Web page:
Countless studies have shown that people who suffer from depression have more accurate world views than nondepressed people. Depressed people do not nurture the cheering illusion that they can control the course of their lives. And they understand, all too acutely, the basic conditions of existence: that their lifespan is just a brief blip in the cold sweep of history, that suffering is real and ongoing, that they and all the people they love are going to die. That outlook is known as depressive realism. Depressed people might be unhappy, but–when it comes to these big-picture, existential matters–they are generally more right than the rest of us. –Kathryn Schulz, author of BEING WRONG

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The National Institute of Mental Health lists six forms of depressive disorder/depression: major depression, persistent depressive disorder, psychotic depression, postpartum depression, seasonal affective disorder, and bipolar disorder (aka manic-depressive illness). NOT listed is Depressive realism.

I have never given much thought to depression (in the listed sense), probably because no one I’ve known (that I’m aware of) suffered from depression. However, the Schulz quotation strikes a chord because I’ve “suffered” from realism for years (since I’ve been free of inherited Catholicism), but without becoming depressed as a result….though heaven knows I have good reason to be (and perhaps should be), given that I “understand, all too acutely,” the reality Schulz cites. Why am I not (by N.I.M.H. standards) depressed? Why isn’t everyone depressed?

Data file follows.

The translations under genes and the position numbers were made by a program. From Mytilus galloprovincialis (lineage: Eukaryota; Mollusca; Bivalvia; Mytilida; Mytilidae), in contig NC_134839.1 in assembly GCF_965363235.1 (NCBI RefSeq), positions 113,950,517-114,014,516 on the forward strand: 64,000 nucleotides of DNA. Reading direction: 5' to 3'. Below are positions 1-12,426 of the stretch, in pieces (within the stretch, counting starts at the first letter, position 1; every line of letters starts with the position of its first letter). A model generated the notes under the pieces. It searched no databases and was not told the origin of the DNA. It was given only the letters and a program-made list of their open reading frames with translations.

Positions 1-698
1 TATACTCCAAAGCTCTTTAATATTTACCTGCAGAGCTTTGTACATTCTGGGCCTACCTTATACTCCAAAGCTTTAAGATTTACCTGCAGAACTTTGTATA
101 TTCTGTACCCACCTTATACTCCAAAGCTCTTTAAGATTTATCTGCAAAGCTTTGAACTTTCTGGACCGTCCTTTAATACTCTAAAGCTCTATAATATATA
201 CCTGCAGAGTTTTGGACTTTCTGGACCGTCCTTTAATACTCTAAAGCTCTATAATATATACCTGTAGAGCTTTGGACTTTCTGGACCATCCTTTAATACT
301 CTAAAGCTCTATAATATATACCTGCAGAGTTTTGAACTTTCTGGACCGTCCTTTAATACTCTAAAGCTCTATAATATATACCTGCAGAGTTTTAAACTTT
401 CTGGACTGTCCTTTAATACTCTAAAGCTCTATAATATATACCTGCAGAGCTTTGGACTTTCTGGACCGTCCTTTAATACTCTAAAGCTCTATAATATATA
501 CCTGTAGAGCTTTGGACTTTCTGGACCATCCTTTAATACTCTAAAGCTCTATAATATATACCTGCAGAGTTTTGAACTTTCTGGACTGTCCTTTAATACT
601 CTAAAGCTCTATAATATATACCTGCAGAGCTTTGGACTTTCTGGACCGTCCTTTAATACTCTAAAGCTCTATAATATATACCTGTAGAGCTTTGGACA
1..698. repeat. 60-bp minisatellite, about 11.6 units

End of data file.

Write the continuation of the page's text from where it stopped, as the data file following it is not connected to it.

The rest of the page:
There are palliatives available before depression might come into play — for some, there is no shortage of such catholicons as drugs, alcoholism, power addiction, and yes, religion, to hold the wolf of reality at bay or serve as “the cheering illusion” that all’s well that ends well. Who knows, maybe all does end well, after all….but, given the mean time in the meantime, you could’ve fooled me. Life seems to imitate a product designed and built (sooner or later) to fail, but am I depressed? No….and, I take it, neither are you. Why not?

Well, it’s not as if life were an unmitigated disaster, that’s why — at least, not for most of us. The half-full part of the glass, I wouldn’t miss for the world. Even if our futures get short shrift, if our talents go under-appreciated, if we see ignorance, arrogance and greed thrive — even if love goes south — was it not “better to have loved and lost than never to have loved at all?” No matter what is terribly wrong with the world (thanks to both the Creator, if any, and the created), we see in small children not original sin, but original innocence (perhaps our original innocence), the sheer joy of being alive, the promise of hope….and we hope to God or Fate that their promise doesn’t go up in smoke.

After due consideration, my take-away from all of this is that if we really want to get it right, do not go gentle into that good night*; there is a more challenging way: depressive realism. Think about it. Rage, rage against the dying of the light.*

*from the poem by Dylan Thomas

 

 

LOVE IN BLOOM – WHO WAS THAT GUY?

A WEDDING DAY LOOK-ALIKE

My love is like a red, red rose —
Don’t ask why; a poet just knows.
She’s the fairest flower aborning….
Even first thing in the morning.

She’s been the blessing of my life —
I bet you think that she’s my wife.
You say someone put that wedding band on her finger.
On the other hand, there’s such a thing as a dead ringer.